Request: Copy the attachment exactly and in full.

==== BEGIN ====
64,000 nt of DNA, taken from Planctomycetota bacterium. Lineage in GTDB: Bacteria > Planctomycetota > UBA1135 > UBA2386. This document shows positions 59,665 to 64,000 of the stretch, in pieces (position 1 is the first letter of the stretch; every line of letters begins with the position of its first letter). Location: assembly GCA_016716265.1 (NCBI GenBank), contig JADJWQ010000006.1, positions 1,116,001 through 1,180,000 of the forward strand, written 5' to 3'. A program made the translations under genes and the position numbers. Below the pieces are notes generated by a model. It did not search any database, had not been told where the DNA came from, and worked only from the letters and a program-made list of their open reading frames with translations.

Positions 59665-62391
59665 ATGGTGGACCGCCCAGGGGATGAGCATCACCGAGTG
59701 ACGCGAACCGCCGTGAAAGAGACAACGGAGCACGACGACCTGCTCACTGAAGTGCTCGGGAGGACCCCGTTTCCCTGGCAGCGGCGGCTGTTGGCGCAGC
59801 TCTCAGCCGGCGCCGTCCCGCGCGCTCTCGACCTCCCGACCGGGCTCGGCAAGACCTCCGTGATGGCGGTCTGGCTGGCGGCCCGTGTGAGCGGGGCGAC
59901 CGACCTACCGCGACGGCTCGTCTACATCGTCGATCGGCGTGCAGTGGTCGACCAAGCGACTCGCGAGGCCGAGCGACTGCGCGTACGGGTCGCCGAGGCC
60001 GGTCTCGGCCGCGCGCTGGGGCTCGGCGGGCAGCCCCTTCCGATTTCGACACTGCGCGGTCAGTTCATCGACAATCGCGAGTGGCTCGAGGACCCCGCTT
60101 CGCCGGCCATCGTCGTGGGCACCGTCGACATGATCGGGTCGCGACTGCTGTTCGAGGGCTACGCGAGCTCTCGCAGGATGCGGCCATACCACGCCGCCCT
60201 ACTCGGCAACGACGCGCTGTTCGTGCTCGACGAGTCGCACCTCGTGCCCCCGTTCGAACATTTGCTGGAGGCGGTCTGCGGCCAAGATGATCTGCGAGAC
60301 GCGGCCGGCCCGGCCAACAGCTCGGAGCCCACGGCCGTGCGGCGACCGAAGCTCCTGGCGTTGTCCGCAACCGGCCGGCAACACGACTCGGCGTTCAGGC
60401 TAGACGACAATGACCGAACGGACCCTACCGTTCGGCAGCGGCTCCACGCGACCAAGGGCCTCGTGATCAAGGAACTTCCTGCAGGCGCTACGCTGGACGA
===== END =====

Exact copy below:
64,000 nt of DNA, taken from Planctomycetota bacterium. Lineage in GTDB: Bacteria > Planctomycetota > UBA1135 > UBA2386. This document shows positions 59,665 to 64,000 of the stretch, in pieces (position 1 is the first letter of the stretch; every line of letters begins with the position of its first letter). Location: assembly GCA_016716265.1 (NCBI GenBank), contig JADJWQ010000006.1, positions 1,116,001 through 1,180,000 of the forward strand, written 5' to 3'. A program made the translations under genes and the position numbers. Below the pieces are notes generated by a model. It did not search any database, had not been told where the DNA came from, and worked only from the letters and a program-made list of their open reading frames with translations.

Positions 59665-62391
59665 ATGGTGGACCGCCCAGGGGATGAGCATCACCGAGTG
59701 ACGCGAACCGCCGTGAAAGAGACAACGGAGCACGACGACCTGCTCACTGAAGTGCTCGGGAGGACCCCGTTTCCCTGGCAGCGGCGGCTGTTGGCGCAGC
59801 TCTCAGCCGGCGCCGTCCCGCGCGCTCTCGACCTCCCGACCGGGCTCGGCAAGACCTCCGTGATGGCGGTCTGGCTGGCGGCCCGTGTGAGCGGGGCGAC
59901 CGACCTACCGCGACGGCTCGTCTACATCGTCGATCGGCGTGCAGTGGTCGACCAAGCGACTCGCGAGGCCGAGCGACTGCGCGTACGGGTCGCCGAGGCC
60001 GGTCTCGGCCGCGCGCTGGGGCTCGGCGGGCAGCCCCTTCCGATTTCGACACTGCGCGGTCAGTTCATCGACAATCGCGAGTGGCTCGAGGACCCCGCTT
60101 CGCCGGCCATCGTCGTGGGCACCGTCGACATGATCGGGTCGCGACTGCTGTTCGAGGGCTACGCGAGCTCTCGCAGGATGCGGCCATACCACGCCGCCCT
60201 ACTCGGCAACGACGCGCTGTTCGTGCTCGACGAGTCGCACCTCGTGCCCCCGTTCGAACATTTGCTGGAGGCGGTCTGCGGCCAAGATGATCTGCGAGAC
60301 GCGGCCGGCCCGGCCAACAGCTCGGAGCCCACGGCCGTGCGGCGACCGAAGCTCCTGGCGTTGTCCGCAACCGGCCGGCAACACGACTCGGCGTTCAGGC
60401 TAGACGACAATGACCGAACGGACCCTACCGTTCGGCAGCGGCTCCACGCGACCAAGGGCCTCGTGATCAAGGAACTTCCTGCAGGCGCTACGCTGGACGA